Park City Mathematics Institute
Secondary School Teachers Program
2007 SSTP Working Site

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Reasoning, Data, Chance
Exploring Discrete Math
Investigating Geometry
Learning from Teaching Cases
Implementing Lesson Study
Applied Probability
Teacher Prof Continuum
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The PCMI 2007 Summer Session has three strands:
 Developing Mathematics: Probability Through Algebra
 (2 hours per day, 5 days per week)
 Focused on learning mathematics by working problems together, this course explores the fundamental mathematics on a topic that has its roots in secondary level, and is related to the mathematical theme of the Institute. Careful work on this topic allows teachers (and students) to understand exactly how elementary and more advanced procedures in the specific content area are derived and generalize. The course is structured so that each participant can work at his/her own level. Those who are more mathematically advanced may be asked to help those with less preparation. The course is conducted by teacher leaders from the PROMYS program at Boston University. The focus of this strand is entirely on mathematics, although opportunity is provided within the course for reflection on the approach used by the instructors and to consider the implications of such an approach for teaching in secondary classrooms. The topic for the summer is described below:
You're at deuce in a tennis game and are 60% likely to win each point. How likely are you to win the game? What is the probability that you roll a sum of 13 when 5 dice are thrown? What is the most likely sum when 5 dice are thrown? Take an expression like x^6+x^5+x^4+x^3+x^2+x and raise it to the fifth power.
What do you get? If you raise it to higher and higher powers, what is the distribution of the coefficients "in the long run?" How does the "random" button on your calculator work? What's the probability that two positive integers, chosen at random, have no common factor? And most importantly, what do all these questions have to do with each other?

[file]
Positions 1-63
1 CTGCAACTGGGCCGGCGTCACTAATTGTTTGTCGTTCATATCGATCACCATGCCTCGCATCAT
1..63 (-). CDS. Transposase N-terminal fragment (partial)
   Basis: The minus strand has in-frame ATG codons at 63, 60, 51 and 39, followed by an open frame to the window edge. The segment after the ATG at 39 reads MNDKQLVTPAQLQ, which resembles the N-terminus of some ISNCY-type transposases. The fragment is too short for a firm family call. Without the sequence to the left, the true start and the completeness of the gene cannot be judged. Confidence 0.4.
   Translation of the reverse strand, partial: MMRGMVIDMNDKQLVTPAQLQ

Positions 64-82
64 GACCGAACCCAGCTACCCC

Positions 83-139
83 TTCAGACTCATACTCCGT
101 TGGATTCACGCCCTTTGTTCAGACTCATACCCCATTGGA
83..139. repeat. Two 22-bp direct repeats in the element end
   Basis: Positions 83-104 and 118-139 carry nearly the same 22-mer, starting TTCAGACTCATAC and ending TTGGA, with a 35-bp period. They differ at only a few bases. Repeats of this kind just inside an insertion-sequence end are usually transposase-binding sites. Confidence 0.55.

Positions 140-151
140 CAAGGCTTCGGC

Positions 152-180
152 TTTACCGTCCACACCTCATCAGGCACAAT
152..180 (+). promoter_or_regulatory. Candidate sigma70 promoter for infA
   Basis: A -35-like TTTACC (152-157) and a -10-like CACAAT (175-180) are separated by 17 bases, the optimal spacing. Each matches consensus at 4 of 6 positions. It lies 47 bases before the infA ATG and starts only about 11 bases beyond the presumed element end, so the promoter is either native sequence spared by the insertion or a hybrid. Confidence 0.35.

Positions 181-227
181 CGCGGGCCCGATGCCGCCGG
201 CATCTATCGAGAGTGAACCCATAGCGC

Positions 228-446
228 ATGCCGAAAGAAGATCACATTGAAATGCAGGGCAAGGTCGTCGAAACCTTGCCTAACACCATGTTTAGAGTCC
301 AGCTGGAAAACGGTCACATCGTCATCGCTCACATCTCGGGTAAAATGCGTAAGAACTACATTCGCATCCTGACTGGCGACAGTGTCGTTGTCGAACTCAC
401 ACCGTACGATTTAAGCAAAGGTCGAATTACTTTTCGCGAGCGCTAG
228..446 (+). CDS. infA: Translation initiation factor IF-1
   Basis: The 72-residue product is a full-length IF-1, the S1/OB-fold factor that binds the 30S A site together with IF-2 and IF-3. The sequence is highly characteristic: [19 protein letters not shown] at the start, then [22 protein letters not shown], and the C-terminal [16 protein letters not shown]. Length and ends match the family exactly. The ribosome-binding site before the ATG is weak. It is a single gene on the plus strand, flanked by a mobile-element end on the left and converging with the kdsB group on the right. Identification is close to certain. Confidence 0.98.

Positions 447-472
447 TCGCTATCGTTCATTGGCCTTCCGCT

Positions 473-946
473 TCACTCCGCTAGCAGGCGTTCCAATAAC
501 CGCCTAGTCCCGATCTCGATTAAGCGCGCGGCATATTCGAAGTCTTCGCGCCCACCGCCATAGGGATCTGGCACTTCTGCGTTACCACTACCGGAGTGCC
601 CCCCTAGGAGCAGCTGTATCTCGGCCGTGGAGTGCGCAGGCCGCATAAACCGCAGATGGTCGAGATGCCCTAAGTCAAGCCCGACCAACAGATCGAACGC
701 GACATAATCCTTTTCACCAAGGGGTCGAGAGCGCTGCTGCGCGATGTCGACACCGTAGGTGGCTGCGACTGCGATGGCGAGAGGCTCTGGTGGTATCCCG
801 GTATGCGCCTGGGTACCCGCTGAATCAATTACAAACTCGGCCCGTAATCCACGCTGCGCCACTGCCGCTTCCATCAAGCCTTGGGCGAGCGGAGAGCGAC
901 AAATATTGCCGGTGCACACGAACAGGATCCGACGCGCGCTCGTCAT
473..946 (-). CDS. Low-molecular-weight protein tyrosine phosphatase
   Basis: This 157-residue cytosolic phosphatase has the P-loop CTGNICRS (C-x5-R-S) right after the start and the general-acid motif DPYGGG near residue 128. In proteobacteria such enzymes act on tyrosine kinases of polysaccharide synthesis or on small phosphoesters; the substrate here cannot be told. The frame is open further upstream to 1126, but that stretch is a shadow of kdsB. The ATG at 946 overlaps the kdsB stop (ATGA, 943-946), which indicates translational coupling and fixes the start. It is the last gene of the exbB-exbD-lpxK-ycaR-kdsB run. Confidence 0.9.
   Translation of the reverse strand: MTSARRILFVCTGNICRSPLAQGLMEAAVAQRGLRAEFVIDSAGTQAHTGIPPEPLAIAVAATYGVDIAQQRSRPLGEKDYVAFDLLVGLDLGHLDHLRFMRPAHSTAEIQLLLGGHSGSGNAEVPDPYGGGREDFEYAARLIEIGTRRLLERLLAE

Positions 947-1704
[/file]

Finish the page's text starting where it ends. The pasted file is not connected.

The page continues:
In this threeweek course, we'll investigate questions like these (and more). No background in probability or polynomial algebra is assumed, but by the end of three weeks, we promise beautiful mathematical ideas that will make your head spin.
 Reflecting on Practice: Connections to Research
 (1 hour per day, 5 days per week, plus opportunities for informal sessions in late afternoon and evenings)
 After considering research related to teaching and learning mathematics, participants will reflect on the implications of this research for what takes place in classrooms. The discussion will be grounded in the development of lessons, student work, and classroom practice. Participants will work collaboratively to develop teaching and learning resources in order to implement ideas from their discussion. The focus will be on teaching strategies that use problemsolving and openended approaches
 download: Research References for Week 1 [username/password required]

 Working Groups
 (2 hours, 4 days a week)
 As part of their summer activities, each participant selected for the 2007 Secondary School Teacher Summer Program will be assigned to a small subjectspecific working group, which will prepare an activity or resource for the profession (with the associated mathematics) for piloting during the following year. The working groups are:

 Reasoning from Data and Chance
 Exploring Discrete Mathematics
 Investigating Geometry
 Learning from Teaching Cases
 Implementing Lesson Study
 Applied Probability
 Teacher Professional Continuum

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© 2001  2014 Park City Mathematics Institute
IAS/Park City Mathematics Institute is an outreach program of the Institute for Advanced Study, 1 Einstein Drive, Princeton, NJ 08540.
Send questions or comments to: Suzanne Alejandre and Jim King

With program support provided by Math for America
This material is based upon work supported by the National Science Foundation under Grant No. 0314808 and Grant No. ESI0554309. Any opinions, findings, and conclusions or recommendations expressed in this material are those of the author(s) and do not necessarily reflect the views of the National Science Foundation.